For the past 30 years we have relied on a theory that particular estrogen metabolites stimulate hyperproliferation in the hormone sensitive tissues of the breast and uterus and so increase risk of cancer development. Recent studies call this theory into question; it is time to assess whether we should still rely on these ideas for judging patient risk and more importantly for guiding patient treatment. Let us take a few moments to put this story in perspective.The first mention of what we call the "estrogen metabolite ratio" theory was published in May 1982, in a paper by Jill Schneider et al. in the Proceedings of the National Academy of Science. Newly devised radiometric techniques allowed these researchers to accurately measure estrogen metabolites in 33 women with breast cancer and compare their levels with 10 women without cancer. Their data revealed a significantly higher rate of 16-hydroxylation in the cancer patients. These pathways can produce compounds that are potent estrogens, and Schneider et al. were the first to wonder whether this could have a bearing on the etiology of the disease.1Metabolism of estradiol is oxidative and consists of an initial oxidation of a 17-beta-hydroxy group to yield estrone. Estrone is metabolized mainly through two alternate pathways, either hydroxylation at the C-2 or the 16-a position. These two pathways compete for substrate and yield products that, while both biologically active, have different properties. The 16a-hydroxyestrones are tissue stimulating, similar to estradiol. The 2-hydroxyestrogens, in contrast, have almost no estrogenic effect. Thus Schneider et al. theorized that "the relative amounts of specific estrogen metabolites rather than the quantity of the secreted parent substrate increase the risk for the disease [breast cancer] either by prolonging estrogenic activity or by virtue of the unique biological properties of a particular metabolite." They suggested that elevated levels of 16a-hydroxyestrogens could increase risk of breast cancer.Two years later, Fishman along with Schneider and two other colleagues reported in the April issue of the Journal of Steroid Biochemistry that they had measured increased activity of the 16a-hydroxylase activity in women with breast or endometrial cancer. The increase in enzyme activity preceded clinical evidence of disease and so was seen as a significant prognostic or risk factor for estrogen dependent tumors.2Two more years pass, this is 1988 now, and Fishman and Swaneck bring us the next piece to the story. They reported that 16a-hydroxyestrone binds in such a way to the estradiol receptors on breast cancer cells that it sticks, causing long lasting stimulation. As they put it, " … the estrogen bound extensively and irreversibly … "3These early studies did not show up on my radar. The first that I read about the estrogen metabolite theory was in a 2002 article published in Alternative Medicine Review. The article was written by Lord, Bongiovanni, and Bralley, all working for MetaMetrix Clinical Laboratory.By the time of their review, the evidence had grown stronger. Meilahn's prospective study published in 1998 in the British Journal of Cancer had measured estrogen metabolites in 5104 women aged 35 and older with a median follow-up time to cancer diagnosis of 9.5 years. Using the ratio of 2-hydroxyestrone to 16a-hydroxyestrone as a biomarker, they reported that those in the highest tertile compared with those in the lowest tertile showed a 30% lower risk of breast cancer. These differences however did not reach statistical significance (OR = 0.71, 95% CI = 0.29–1.75).4 Even so, they sounded good.What was exciting about the Alternative Medicine Review is that Lord et al. not only brought this theory of how these metabolites could effect cancer risk to our attention, they revealed how we might ameliorate the potential threat that these "bad estrogens" posed through diet and supplements. Apparently all that patients would need do was to consume more cruciferous vegetables. It was all so naturopathic. According to the Lord article, these foods are high in indolymethyl glucosinolates, which in turn release indole-3-carbinol. In 2000 Kishida had reported that high doses of 1-3-carbinol fed to mice reduced 16a-hydroxyestrone.5 Thus, in theory, a woman could increase her 2/16a-hydroxyestrone ratio using diet and supplements, and so lower her risk of cancer. This theory is well summed up on the popular website Natural News: … the estrogen compounds called 2-hydroxyestrone and 16-a-hydroxyestrone are by far the most important for breast health. 2-hydroxyestrone is considered 'The Good Estrogen' because its presence doesn't seem to increase breast cancer risks, and MAY even be protective against it. However, 16-a-hydroxyestrone is considered 'The Bad Estrogen' because its presence seems to INCREASE breast cancer risk and has even been called a cancer CAUSING agent! All women have both estrogens, but each woman has a different RATIO, and this ratio is more important to health than the total AMOUNTS of the estrogens.6This estrogen metabolite theory quickly became accepted and adopted into alternative clinical practice. It sounded good; it made sense; labs could test hormone metabolites; patients would buy supplements and, if they took them, shift the lab results. There is a problem that we should mention: ongoing research has not supported this theory.There have been at least seven decent clinical studies published over the years that have not found a significant association between these estrogen metabolites and breast cancer. Significance is found for specific subgroups in some trials but these subgroup results lack consistency.Lack of statistical significance in the association between metabolites and breast cancer risk in the Melihan trial from 1998 was already mentioned. A paper by Muti et al. published in November 2000 in Epidemiology also failed to find significant association. Muti conducted a prospective nested case-control study of 10,786 women enrolled in the prospective Italian study "Hormones and Diet in the Etiology of Breast Cancer" (ORDET). After an average of 5.5 years of follow-up, 144 breast cancer cases and 4 matched controls for each case were identified among the participants of the cohort. Among premenopausal women, a higher ratio of 2-hydroxyestrone to 16a-hydroxyestrone at baseline was associated with a nonsignificant reduced risk of breast cancer: women in the highest quintile of the ratio had an adjusted odds ratio (OR) for breast cancer of 0.58 (95% confidence interval [CI] = 0.25–1.34). The odds ratio in postmenopausal women was 1.29 (95% CI = 0.53–3.10).7 Though nonsignificant, the trend could support the theory for premenopausal women but oppose it in postmenopausal women.Cauley et al. also failed to report significant association when their study was published in 2003. Estrogen metabolites of 272 women with breast cancer were compared with 291 controls. There was no significant difference in the ratio of 2- to 16a-hydroxyestrone between the groups. The risk of breast cancer in women with the highest quartile of this ratio compared with those in the lowest quartile was 1.17 (95% confidence interval = 0.73–1.87).8 In this case, though nonsignificant, the trend was opposite of what the theory predicts.Nor did the results of Wellejus et al., published in 2005, support the theory. Data were collected from a cohort of 24,697 postmenopausal Danish women. During follow-up, 426 breast cancer cases were identified. Higher 2-hydroxyestrone levels significantly increased incidence of estrogen receptor-positive breast cancer among current hormone replacement therapy (HRT) users. Higher levels of 16a-hydroxyestrone nonsignificantly lowered risk of estrogen receptor positive breast cancer.9 Again, these trends were opposite of what one would expect based on the theory.Modugno et al. in 2006 did report a significant positive association between 16a-hydroxyestrone in women not taking hormone replacement therapy, especially if they had high BMIs. This was a nested case-control study using data collected from 200 women who developed breast cancer and 200 healthy controls. The 16a-hydroxyestrone levels were modestly yet still significantly higher in HRT users among breast cancer patients. But 2-hydroxyestrone levels were also substantially and significantly higher in HRT users among breast cancer patients. No associations between BMI, estrogen metabolism, and breast cancer risk were found for HRT users. For non-HRT users only, greater BMI and higher 16a-OHE1 levels were individually and jointly associated with increased breast cancer risk (OR for women with high BMI and high 16a-OHE1 compared with those with low BMI and low 16a-hydroxyestrone = 3.51, 95% CI = 1.34–9.16). Estrogen metabolism differs according to both BMI and HRT use, potentially explaining the interaction between BMI and HRT in relation to breast cancer risk.10A 2008 paper is also worth mentioning. Heather Eliassen and colleagues at Harvard's Channing Laboratory reported on their attempt to sort out the impact of these estrogen metabolites. They conducted a prospective case-control study using data and blood samples from the Nurses' Health Study. They tested for 2-hydroxyestrone and 16a-hydroxyestrone in blood samples collected between 1989 and 1990 and compared levels in 340 cases of breast cancer with 677 matched controls. Neither estrogen metabolite appeared to change breast cancer risk. Nor did the ratio between the two metabolites make a significant difference. There was, however, a significant positive association observed for the 2-hydroxyestrone and the 2:16 ratio among women with ER-negative and PR-negative tumors. High numbers for either were associated with triple the relative risk for this small subgroup of breast cancer patients. Again these results are reverse from what the theory predicts. While these results don't support the basic hypothesis that 2-hydroxyestrone lowers breast cancer risk nor that the 2- versus 16-a ratio is predictive of risk, the significant link found with hormone receptor negative breast cancer is worth noting.11 Then there is Arslan et al. 2009: In this case 377 premenopausal breast cancer patients were compared with an equal number of matched controls. Again, " … no significant associations were observed between breast cancer risk and serum levels of 2-hydroxyestrone, 16a-hydroxyestrone, or their ratio."12Examining the results of these various clinical trials led one recent reviewer to conclude, "On the whole, prospective epidemiological data do not support the hypothesis that the 2-hydroxyestrogen pathway is protective, and the 16a-hydroxyestrogen pathway harmful, in hormone-dependent cancers" (Zeleniuch-Jacquotte).Perhaps the most important paper so far is a February 2011 meta-analysis by Obe et al. Data from nine prior studies comprising 682 premenopausal cases and 1189 postmenopausal breast cancer cases were combined. In comparing the "… highest compared with the lowest quantile of urinary EMR [estrogen metabolite ratio], nonsignificant associations suggested at best a weak protective effect in premenopausal but not in postmenopausal breast cancer (range of odds ratios: 0.50-0.75 for premenopausal and 0.71-1.31 for postmenopausal). … Circulating serum/plasma EMR was not associated with breast cancer risk. … Results of the prospective studies do not support the hypothesis that EMR can be used as a predictive marker for breast cancer risk."13 (emphasis added)The data are no more supportive for endometrial cancer. A paper published in October 2011 in the British Journal of Cancer deserves our attention. Zeleniuch-Jacquotte et al. conducted a case-controlled study of 179 endometrial cancer cases and 336 controls. No significant association was observed for the 2- versus 16a ratio. Their results did not support the hypothesis that " … greater metabolism of estrogen through the 2-hydroxy pathway, relative to the 16a-hydroxy pathway, protects against endometrial cancer."14Perhaps the most recent look at this estrogen metabolite theory comes from Mackey et al. published in August 2012. Data that came from 845 women with breast cancer were matched to 1690 control patients. Mackey reports a modest positive association between higher baseline levels of 2-hydroxyestrone and larger 2:16 ratio with breast cancer risk. Again, this is reverse from what the EMR theory suggests. With hormone replacement therapy, breast cancer risk was associated with greater increases in 2-hydroxyestrone and larger 2:16 ratio, but these associations were not significant. Increasing amounts of 16a-hydroxyestrone that resulted from hormone replacement therapy were not associated with breast cancer.15 A modest increase in risk for breast cancer was found in those women with a higher 2-hyrdroxyestrone level at baseline. Increased 16a-hydroxyestrone was not associated with greater risk. Read that over if you need to. This is reverse from what the EMR theory predicts.These multiple large trials have not produced significant or convincing evidence in support of the good vs. bad estrogen theory. At the same time that all this has been going on, there is some evidence that 16a-hydroxyestrone is actually protective in other ways. A 2009 study in the American Journal of Hypertension reported that there is an inverse association between 16a-hydroxyestrone and systolic blood pressure in women; that is, the higher the 16a levels, the lower their blood pressure.16 A July 2011 paper by Patel et al. reported that 16a-hydroxyestrone levels were affected by fiber intake. Soluble fiber has a greater impact than dietary fiber. Dietary fiber is higher in grains and beans while fruits and vegetables provide more soluble fiber. CYP1A2, one of the cytochrome P450 enzymes made by the liver and important in the formation of 16a-hydroxyestrone, is increased by soluble fiber in the diet. Patel hypothesizes that women who eat a lot of fruits and vegetables – because the soluble fiber in these foods increases CYP1A2, which in turn increases 16a-hydoxyestrone – will have lower systolic blood pressures.17 2-hydroxyestrone levels are affected by genetics and lifestyle factors including, weight, smoking, and consumption of hydroxybenzoic acid, anthocyanidins, wine, and caffeine. 18 Exercise generally doesn't increase the 2:16 ratios except in women with very low initial 2:16 ratios; for this subgroup, losing weight and exercising does seem to shift production toward greater 2-hydroxyestrone.19,20 Some would argue though that the "proof is in the pudding." In other words, that supplements which we have associated with "improving the ratio" (increasing the 2:16 ratio) lower breast cancer risk. Even this seems to be unraveling. One example is soy food intake. In a January 2012 study, Morimoto et al. reported that high soy intake (more than 2 servings per day) compared with low soy intake (< 3 servings per week) increased the 2:16a-OH E(1) ratio, a result of a nonsignificant decrease in 16a-OH.21But a more recent paper, published in September 2012 and conducted by the same group on more participants for a longer time, did not find the same effect from high soy consumption: "Contrary to our hypothesis and some previous reports, the results from two well-controlled dietary interventions do not support an effect of a high-soy diet on a panel of urinary estrogen metabolites and the 2-OH/16a-OHE(1) ratio."22Flaxseed consumption would not reduce risk of breast cancer according to this theory as it increases 16a levels, Sturgeon et al. reported in 2010. They fed 43 postmenopausal women 7.5 g/day of ground flaxseed for 6 weeks, and then increased the dose to 15 g/day for an additional 6 weeks. There was no significant change in 2-hydroxyestrone excretion in the urine. The urinary 2:16 ratio was lower at the end of 12 weeks compared with baseline. The authors write, "Based on the current paradigm of the effects of estrogen metabolism on breast cancer risk, the regimen of dietary flaxseed intake used in this study did not appear to favorably alter breast cancer risk through shifts in estrogen metabolism pathways in postmenopausal women."23 In other words, flaxseed meal shouldn't be good for breast cancer risk.As naturopathic physicians, we are often ahead of the curve in translating new theories published in the scientific literature into clinical protocols for use with our patients. This "early adopter" tendency has its merits. We will sometimes find ways to help our patients when "regular" medicine has yet to develop a treatment. Because we limit our interventions to relatively nontoxic, low-risk therapies, we set the bar relatively low for our requirements of proof before experimenting with new ideas. We can justify our experimentation with a "might help and won't hurt" summation of risk analysis. If we were using more dangerous therapies, we would surely raise the bar, asking for stronger evidence before trying a new idea. Thus adopting this estrogen metabolite theory early on before it was well proven did not threaten to hurt anyone if it eventually turned out to be wrong. Except that many people, patients in particular and also some practitioners, forgot that it was theory and considered it proven fact. Being an early adopter does come with responsibility; if a new idea doesn't pan out, we need to abandon it and we need to let others know. It is easier for us to take on new ideas than it is to let go of them. In the case of estrogen metabolites, the theory that the 2-hydroxy form is good for women and that 16a-hydroxyestrone is bad is not holding up. Growing evidence suggests that there is little correlation between these hormones and cancer risk; the situation is more complex than we at first thought. There may be other theories that will make sense of this. My colleagues, after reading the results of these studies, quickly scramble to find alternate theories, "… perhaps there's another metabolite that's the key, maybe the 4 hydroxy?" Maybe, but maybe not.Sometimes you've just got to admit when you were wrong and move on. It is past time that we let this particular idea go.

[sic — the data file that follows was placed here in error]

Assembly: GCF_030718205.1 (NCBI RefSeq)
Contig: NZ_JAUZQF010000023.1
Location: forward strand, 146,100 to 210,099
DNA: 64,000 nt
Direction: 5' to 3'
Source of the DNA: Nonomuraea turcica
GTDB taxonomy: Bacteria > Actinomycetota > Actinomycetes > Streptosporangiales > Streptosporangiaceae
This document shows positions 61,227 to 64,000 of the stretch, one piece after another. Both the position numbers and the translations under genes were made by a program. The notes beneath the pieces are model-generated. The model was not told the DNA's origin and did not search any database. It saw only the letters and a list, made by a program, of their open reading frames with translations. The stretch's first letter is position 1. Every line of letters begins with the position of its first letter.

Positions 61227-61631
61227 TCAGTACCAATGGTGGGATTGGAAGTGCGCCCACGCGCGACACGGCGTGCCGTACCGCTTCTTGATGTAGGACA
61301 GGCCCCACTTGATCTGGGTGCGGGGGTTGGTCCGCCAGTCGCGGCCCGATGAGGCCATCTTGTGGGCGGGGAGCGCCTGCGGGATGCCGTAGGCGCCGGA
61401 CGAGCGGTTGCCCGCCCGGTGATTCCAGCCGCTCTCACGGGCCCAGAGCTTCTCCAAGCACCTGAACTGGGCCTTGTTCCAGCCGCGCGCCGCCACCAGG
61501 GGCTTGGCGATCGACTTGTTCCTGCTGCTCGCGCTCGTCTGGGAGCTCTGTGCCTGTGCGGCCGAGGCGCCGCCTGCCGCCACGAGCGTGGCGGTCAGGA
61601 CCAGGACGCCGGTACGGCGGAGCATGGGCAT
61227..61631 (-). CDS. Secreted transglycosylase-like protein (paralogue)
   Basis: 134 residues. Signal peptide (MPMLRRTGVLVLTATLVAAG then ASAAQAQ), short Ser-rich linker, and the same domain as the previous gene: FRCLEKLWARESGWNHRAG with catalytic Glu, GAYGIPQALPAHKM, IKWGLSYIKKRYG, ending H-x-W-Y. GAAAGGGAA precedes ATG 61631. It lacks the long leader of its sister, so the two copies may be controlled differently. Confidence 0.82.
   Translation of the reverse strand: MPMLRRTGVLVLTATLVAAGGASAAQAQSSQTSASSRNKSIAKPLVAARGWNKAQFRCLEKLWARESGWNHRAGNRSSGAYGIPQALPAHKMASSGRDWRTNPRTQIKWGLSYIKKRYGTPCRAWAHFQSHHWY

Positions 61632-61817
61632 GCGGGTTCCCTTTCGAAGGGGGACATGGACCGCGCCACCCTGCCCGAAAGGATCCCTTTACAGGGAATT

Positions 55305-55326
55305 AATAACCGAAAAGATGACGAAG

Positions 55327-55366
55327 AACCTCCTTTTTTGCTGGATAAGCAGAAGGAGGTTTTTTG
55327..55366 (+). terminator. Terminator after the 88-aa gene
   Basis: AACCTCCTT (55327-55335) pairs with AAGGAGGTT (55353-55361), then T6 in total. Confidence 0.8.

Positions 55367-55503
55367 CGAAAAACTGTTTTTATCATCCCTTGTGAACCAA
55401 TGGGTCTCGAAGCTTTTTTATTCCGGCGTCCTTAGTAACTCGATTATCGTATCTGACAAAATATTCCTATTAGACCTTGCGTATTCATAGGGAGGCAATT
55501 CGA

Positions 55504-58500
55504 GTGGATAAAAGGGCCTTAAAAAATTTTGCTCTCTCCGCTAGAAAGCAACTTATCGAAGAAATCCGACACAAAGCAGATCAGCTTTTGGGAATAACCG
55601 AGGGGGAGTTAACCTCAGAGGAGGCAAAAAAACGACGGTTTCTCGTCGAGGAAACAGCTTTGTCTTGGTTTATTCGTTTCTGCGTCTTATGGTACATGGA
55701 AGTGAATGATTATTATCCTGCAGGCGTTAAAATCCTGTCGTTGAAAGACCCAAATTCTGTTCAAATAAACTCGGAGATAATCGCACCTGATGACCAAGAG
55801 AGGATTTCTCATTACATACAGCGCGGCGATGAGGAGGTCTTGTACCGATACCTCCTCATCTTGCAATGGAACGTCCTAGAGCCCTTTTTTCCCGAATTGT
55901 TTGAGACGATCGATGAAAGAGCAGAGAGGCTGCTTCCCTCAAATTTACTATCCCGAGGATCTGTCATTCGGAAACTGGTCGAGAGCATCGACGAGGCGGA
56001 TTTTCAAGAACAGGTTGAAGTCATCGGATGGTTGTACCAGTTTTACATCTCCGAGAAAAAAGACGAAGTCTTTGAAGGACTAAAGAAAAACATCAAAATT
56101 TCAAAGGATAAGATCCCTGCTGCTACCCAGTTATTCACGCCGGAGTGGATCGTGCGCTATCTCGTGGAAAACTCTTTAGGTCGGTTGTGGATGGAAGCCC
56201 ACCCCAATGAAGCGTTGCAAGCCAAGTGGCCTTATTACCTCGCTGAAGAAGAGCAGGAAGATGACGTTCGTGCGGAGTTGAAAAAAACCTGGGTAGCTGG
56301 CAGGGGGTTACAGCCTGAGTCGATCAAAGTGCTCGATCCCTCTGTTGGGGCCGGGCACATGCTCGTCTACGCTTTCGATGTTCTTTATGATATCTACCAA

Jacob Schor, ND, FABNO